Moles may seem cute to some people but they can end up leaving you with significant garden costs depending on how destructive they end up being. The little mammals construct intricate networks of tunnels and mounds in the ground and quickly kill or damage the plants, grass, and trees in your outdoor space.
If you’re concerned you might have moles in your garden the first step is to correctly identify their presence.
Look around for any obvious signs of damage that they may have left behind.
Typically, there are four key giveaways that show moles are pottering around your property.
Dead grass – As moles make their tunnels, they disrupt the root systems of nearby grasses, killing the grass at surface level and leaving dead patches in their wake.
Molehills – When moles dig their tunnels, they act like mini excavators, moving all that dirt out of the tunnel and up to the surface, creating a tell-tale, mounded molehill at the tunnel entrance.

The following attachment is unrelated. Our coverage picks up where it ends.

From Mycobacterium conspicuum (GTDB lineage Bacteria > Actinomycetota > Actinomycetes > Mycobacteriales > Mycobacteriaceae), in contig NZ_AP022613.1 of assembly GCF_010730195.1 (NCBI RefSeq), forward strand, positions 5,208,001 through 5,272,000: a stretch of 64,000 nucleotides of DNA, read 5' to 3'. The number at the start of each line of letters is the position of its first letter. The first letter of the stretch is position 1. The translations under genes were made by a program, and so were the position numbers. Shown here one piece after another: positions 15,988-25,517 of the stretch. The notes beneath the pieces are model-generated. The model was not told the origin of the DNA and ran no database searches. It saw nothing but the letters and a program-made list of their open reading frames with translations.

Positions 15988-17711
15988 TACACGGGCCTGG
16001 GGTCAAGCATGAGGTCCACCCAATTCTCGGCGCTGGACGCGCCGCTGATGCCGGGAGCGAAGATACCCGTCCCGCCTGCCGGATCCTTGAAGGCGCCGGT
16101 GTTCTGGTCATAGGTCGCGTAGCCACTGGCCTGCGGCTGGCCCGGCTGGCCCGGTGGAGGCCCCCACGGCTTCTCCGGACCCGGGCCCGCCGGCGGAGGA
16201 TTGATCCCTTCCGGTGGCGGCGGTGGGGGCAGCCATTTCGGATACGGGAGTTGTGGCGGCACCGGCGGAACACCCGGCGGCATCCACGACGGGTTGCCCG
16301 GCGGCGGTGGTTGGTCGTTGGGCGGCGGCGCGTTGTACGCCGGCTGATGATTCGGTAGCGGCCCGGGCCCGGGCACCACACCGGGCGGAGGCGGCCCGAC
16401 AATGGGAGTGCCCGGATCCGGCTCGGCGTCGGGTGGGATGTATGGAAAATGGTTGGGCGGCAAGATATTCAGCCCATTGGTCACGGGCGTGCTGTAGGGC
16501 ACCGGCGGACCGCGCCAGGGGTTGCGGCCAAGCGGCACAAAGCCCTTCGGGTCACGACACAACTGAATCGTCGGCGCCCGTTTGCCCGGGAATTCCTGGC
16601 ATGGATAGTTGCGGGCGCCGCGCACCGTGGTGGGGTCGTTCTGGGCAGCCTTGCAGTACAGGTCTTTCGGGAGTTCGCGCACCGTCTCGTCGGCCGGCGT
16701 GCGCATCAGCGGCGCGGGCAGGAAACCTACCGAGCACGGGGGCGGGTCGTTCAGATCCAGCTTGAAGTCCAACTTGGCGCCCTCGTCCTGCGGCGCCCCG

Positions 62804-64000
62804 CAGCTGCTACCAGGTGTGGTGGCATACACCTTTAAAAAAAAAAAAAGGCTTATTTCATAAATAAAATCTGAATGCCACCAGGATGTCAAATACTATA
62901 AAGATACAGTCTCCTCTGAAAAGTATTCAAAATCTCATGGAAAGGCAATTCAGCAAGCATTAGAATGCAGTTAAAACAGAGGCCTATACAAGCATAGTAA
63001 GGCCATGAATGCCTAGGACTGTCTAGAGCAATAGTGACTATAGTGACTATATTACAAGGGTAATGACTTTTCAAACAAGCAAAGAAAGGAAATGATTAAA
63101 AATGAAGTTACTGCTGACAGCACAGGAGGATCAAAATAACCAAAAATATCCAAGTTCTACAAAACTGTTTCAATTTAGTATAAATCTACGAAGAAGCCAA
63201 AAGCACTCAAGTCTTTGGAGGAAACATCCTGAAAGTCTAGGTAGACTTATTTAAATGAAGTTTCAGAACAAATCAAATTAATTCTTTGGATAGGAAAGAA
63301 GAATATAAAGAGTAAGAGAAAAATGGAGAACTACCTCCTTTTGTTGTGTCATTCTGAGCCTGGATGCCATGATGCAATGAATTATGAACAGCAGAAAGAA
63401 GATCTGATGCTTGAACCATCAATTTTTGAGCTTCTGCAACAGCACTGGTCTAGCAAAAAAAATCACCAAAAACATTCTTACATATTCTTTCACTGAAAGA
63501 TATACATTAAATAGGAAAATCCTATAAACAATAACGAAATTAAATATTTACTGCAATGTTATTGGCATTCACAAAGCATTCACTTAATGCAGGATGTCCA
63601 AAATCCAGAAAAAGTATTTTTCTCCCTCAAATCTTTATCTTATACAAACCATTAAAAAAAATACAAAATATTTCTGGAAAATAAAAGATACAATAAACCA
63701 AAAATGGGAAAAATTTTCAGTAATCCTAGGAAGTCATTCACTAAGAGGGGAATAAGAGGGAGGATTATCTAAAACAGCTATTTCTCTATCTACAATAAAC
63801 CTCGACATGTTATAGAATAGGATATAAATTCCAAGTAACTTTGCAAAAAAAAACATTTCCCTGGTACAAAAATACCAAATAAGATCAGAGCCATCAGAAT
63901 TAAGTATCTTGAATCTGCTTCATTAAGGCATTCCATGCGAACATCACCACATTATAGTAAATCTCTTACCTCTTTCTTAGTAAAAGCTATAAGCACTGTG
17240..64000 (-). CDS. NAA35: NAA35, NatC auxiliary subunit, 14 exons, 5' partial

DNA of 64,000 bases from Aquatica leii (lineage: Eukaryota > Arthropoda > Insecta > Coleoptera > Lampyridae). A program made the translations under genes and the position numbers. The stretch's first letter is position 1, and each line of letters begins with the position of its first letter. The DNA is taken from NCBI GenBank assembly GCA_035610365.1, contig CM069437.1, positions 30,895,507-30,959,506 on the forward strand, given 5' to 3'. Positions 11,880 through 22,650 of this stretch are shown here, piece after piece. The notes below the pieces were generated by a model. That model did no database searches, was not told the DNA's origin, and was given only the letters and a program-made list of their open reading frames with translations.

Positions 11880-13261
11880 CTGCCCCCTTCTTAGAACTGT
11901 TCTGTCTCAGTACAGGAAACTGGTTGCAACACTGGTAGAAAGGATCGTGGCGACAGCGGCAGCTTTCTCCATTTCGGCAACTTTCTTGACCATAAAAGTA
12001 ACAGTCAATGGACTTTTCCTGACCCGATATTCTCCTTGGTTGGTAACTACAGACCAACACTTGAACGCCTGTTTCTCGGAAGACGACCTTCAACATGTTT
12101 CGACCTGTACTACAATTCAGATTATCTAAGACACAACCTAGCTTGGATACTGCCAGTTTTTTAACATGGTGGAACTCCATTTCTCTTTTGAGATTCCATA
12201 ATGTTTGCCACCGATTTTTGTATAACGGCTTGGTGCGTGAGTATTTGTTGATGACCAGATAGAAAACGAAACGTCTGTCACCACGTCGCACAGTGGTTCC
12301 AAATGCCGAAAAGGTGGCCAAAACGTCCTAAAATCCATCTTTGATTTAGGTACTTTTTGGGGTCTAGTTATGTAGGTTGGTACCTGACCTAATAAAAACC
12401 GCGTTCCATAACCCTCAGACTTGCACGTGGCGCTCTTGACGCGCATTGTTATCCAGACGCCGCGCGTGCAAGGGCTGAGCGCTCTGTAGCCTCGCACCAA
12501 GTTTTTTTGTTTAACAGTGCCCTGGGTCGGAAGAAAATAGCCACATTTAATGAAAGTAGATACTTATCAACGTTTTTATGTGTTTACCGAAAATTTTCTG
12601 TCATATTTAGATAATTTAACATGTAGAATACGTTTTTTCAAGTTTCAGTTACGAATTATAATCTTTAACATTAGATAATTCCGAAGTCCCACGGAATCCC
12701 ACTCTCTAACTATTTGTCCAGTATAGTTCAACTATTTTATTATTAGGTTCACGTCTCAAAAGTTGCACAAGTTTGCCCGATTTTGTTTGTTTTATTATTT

Mounds that are far apart – Moles make entrance and exit mounds that tend to be about six feet (1.8 metres) apart.
Chunks of dirt – As you evaluate the mounds in your yard, look for clumps of soil, which is a sure-fire sign of moles.
Fill the trench with rocks or line it with wire mesh or hardware cloth with holes ¾ wide or smaller.
The experts said: “This is a time-consuming but effective, long-term solution to keep moles from burrowing their way into your yard.”
5) Create an unfriendly environment
Moles don’t like to live in disruptive areas. This is good news for you since it means getting rid of them can be as easy as creating an unpleasant environment.
To do this, purchase a sonic spike from your local home and garden store and insert it into the ground in your garden.
The spike will use electronic pulses to create irritating sounds that encourage the moles to go elsewhere.